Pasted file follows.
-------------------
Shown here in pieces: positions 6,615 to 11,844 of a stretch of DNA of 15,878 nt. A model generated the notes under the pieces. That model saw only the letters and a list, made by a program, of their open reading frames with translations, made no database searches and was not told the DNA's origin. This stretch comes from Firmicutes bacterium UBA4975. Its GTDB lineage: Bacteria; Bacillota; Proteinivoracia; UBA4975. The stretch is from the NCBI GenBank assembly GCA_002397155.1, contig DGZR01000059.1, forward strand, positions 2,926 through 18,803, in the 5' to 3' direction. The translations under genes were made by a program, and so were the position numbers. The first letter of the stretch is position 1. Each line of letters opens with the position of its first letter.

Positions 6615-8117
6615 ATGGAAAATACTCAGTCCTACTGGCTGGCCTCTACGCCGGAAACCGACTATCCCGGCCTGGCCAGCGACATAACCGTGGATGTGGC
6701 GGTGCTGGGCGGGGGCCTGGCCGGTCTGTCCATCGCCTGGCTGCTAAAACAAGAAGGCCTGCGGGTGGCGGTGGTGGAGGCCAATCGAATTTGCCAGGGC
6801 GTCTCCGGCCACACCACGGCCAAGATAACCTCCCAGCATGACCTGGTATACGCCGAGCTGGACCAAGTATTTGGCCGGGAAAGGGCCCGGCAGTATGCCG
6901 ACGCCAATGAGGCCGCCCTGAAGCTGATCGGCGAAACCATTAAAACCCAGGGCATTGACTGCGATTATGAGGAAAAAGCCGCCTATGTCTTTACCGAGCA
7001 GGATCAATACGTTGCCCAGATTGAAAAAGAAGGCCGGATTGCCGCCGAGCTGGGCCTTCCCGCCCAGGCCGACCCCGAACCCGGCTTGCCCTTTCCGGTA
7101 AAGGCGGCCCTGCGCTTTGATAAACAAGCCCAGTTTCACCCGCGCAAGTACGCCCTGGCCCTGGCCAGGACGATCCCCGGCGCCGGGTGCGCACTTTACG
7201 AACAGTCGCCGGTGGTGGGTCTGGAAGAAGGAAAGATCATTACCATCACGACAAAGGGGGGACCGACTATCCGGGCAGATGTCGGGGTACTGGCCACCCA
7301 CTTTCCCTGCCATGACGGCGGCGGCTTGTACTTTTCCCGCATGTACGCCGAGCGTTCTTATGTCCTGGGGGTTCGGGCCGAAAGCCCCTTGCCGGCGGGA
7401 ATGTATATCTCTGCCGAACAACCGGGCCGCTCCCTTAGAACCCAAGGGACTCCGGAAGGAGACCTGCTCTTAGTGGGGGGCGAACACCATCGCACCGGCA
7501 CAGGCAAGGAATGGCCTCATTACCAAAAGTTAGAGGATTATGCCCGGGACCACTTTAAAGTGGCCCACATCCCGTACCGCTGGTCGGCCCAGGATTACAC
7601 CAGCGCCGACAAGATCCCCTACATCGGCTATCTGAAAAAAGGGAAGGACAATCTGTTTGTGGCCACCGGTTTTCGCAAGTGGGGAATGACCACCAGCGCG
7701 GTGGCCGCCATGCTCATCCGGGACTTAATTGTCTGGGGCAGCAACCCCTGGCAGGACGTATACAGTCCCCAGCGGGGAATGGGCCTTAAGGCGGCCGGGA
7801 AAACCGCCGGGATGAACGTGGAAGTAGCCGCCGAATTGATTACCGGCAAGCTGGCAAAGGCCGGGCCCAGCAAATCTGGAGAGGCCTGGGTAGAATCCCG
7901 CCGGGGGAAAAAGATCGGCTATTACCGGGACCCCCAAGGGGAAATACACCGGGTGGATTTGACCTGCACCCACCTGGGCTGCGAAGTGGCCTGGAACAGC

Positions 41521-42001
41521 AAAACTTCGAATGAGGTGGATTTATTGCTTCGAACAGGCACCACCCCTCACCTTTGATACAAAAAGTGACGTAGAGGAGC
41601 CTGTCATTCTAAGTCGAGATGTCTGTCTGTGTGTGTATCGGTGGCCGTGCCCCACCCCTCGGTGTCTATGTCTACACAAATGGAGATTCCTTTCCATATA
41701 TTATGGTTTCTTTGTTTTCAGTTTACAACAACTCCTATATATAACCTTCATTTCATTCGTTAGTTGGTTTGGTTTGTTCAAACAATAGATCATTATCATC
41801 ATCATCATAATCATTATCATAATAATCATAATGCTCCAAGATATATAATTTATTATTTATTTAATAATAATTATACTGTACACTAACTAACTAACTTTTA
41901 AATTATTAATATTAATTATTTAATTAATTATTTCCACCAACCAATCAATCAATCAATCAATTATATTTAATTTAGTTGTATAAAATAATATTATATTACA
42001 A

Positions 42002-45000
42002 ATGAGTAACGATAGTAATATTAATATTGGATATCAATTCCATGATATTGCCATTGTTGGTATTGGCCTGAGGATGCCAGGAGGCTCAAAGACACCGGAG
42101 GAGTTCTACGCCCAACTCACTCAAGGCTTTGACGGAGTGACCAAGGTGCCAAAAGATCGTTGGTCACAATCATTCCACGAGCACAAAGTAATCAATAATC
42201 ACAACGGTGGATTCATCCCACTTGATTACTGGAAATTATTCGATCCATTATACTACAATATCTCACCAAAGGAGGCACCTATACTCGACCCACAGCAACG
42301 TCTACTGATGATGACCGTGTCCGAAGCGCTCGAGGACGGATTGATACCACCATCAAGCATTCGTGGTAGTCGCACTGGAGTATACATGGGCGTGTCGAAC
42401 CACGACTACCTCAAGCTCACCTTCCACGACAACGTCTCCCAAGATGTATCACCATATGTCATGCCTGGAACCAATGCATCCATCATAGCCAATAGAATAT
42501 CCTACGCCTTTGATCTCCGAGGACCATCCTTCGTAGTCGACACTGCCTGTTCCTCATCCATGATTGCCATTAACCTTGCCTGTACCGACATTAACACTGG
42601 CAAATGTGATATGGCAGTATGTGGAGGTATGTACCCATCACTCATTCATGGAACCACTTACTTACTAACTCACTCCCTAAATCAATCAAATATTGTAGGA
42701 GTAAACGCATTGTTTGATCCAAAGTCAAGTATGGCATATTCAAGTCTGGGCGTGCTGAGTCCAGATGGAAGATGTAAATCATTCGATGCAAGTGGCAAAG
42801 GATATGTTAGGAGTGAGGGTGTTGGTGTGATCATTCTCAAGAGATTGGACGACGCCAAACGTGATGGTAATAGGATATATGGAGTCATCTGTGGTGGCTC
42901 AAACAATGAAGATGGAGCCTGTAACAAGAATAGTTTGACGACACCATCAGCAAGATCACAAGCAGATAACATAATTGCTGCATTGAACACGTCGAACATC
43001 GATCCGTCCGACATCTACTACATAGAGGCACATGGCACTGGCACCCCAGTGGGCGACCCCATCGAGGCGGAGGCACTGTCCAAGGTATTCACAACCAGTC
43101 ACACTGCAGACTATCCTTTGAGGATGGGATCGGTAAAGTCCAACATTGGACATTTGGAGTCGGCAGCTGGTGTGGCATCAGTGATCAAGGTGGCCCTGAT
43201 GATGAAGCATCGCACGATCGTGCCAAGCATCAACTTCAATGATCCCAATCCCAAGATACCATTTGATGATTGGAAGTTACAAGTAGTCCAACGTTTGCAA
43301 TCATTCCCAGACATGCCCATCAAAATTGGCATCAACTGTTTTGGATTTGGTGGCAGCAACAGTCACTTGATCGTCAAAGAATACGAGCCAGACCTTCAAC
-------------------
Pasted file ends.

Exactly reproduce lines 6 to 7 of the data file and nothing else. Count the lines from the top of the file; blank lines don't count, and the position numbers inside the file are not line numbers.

6901 ACGCCAATGAGGCCGCCCTGAAGCTGATCGGCGAAACCATTAAAACCCAGGGCATTGACTGCGATTATGAGGAAAAAGCCGCCTATGTCTTTACCGAGCA
7001 GGATCAATACGTTGCCCAGATTGAAAAAGAAGGCCGGATTGCCGCCGAGCTGGGCCTTCCCGCCCAGGCCGACCCCGAACCCGGCTTGCCCTTTCCGGTA